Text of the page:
Advantageous comparison is another form of moral disengagement described by psychologist Albert Bandura. This mechanism is a way of trying to make one behavior look good by comparing it with a more frightful alternative.
For example, during the Vietnam War, massive destruction of the Vietnamese countryside by means of Agent Orange was portrayed as being a lot better for the Vietnamese people than being enslaved by the Communists.
One of the most familiar forms of advantageous comparison used to justify war and torture is “sacrificing a few to save thousands.” Undoubtedly, many people still believe that the dropping of atomic bombs on citizens of Hiroshima and Nagasaki saved thousands of American lives—an assumption with no real support.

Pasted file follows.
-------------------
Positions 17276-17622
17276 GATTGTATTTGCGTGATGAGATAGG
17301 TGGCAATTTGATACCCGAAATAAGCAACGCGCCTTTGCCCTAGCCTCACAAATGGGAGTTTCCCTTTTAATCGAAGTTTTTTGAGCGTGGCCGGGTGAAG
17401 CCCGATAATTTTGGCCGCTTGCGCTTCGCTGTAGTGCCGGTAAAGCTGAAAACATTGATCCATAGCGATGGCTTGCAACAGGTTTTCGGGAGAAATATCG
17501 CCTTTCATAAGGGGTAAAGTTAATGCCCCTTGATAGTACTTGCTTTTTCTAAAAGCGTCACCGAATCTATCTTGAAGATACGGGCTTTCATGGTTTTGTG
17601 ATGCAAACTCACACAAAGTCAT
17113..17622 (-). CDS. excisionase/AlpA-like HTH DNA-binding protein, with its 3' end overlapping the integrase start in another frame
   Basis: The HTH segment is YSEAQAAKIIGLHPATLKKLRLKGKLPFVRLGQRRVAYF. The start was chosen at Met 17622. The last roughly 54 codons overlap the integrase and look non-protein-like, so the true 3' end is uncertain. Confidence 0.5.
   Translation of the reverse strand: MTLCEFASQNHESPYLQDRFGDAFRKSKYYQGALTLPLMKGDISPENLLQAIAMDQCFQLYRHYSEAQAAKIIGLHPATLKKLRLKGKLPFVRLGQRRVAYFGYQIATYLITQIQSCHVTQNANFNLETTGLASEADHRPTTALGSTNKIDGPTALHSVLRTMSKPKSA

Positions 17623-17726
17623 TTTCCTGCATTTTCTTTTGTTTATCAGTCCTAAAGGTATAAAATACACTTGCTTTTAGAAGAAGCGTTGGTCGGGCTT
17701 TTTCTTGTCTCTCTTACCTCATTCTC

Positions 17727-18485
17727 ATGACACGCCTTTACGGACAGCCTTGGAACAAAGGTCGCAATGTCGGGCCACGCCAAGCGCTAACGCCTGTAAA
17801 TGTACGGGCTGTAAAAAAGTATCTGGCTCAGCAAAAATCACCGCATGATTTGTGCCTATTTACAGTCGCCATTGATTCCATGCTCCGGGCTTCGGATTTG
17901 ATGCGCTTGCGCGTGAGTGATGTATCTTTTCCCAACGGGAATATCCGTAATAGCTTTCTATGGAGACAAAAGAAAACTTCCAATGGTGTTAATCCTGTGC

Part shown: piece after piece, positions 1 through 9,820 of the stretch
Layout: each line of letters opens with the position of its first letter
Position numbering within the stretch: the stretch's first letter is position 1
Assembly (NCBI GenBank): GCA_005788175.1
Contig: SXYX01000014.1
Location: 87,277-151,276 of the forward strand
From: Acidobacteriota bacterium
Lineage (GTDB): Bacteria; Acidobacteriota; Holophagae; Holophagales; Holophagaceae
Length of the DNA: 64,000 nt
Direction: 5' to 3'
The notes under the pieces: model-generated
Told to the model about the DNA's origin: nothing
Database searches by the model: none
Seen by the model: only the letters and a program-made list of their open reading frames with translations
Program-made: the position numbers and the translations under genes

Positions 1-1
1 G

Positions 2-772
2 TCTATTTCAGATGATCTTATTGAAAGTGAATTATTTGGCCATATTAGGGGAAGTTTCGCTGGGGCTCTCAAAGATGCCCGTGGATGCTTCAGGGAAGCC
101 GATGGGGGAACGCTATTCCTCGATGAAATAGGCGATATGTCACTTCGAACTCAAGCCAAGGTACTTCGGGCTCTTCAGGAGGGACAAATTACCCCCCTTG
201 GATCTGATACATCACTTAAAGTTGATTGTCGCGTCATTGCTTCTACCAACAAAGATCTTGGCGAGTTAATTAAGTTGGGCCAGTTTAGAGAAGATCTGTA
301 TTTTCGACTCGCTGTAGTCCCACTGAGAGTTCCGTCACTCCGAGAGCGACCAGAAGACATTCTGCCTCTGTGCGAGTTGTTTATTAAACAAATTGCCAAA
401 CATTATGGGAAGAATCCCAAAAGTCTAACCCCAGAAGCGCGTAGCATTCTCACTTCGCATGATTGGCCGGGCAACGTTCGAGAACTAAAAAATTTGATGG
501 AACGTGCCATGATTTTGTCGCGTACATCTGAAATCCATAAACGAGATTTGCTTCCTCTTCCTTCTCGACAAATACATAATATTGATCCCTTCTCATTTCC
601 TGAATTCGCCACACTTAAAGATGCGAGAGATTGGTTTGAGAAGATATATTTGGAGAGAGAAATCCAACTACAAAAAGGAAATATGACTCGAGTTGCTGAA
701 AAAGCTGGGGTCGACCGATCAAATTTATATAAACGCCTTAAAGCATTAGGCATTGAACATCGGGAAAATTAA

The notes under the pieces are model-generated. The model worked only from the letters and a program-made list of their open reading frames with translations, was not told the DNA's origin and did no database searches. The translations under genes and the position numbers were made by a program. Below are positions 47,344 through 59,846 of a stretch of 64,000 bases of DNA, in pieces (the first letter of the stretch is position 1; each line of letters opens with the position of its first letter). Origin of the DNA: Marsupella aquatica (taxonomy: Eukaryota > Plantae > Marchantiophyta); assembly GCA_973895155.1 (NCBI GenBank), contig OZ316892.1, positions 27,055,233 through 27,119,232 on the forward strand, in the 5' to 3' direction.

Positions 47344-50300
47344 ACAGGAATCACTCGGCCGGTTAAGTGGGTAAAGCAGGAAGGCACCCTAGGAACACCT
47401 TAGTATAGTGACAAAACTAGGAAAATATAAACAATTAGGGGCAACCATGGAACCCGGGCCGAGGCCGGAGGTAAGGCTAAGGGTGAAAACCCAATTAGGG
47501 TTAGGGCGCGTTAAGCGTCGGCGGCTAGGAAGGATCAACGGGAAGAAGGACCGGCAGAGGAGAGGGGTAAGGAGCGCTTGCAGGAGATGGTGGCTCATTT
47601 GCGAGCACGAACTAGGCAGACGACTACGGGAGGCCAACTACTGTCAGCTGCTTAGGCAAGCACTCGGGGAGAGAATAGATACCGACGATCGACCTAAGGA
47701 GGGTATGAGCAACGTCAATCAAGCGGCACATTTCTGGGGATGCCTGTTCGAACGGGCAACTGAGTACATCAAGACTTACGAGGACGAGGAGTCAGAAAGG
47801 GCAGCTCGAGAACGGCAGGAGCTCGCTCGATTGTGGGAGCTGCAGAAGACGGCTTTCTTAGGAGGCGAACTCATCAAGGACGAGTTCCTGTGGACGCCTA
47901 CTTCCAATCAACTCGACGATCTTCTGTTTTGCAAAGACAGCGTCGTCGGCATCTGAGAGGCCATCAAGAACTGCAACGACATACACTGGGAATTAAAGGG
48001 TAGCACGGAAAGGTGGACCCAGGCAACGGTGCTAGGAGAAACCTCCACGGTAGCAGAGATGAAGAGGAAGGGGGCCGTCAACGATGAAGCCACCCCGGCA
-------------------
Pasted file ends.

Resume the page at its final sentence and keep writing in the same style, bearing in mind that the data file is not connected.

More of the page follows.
Advantageous comparison became integral to “24,” a popular American television show. The program routinely justified the use of torture as essential to avoiding the greater disasters that could (ostensibly) hurt the innocent if torture had not been used.
The TV series was particularly popular among conservatives, many of whom apparently accepted the program’s message that not only is torture necessary to safeguard “national security” but also that it works.
This belief in the justifiability of a practice banned in international law flies in the face of warnings by experts on torture, including senior military and FBI officials. These and other experts criticized “24” for misrepresenting the effectiveness of torture and contributing to the misbelief that torture is justifiable.
Kathie-Malley Morrison, Professor of Psychology
Note: This post was adapted from my previously published article in Peace Psychology (a publication of the American Psychological Association), Spring, 2009.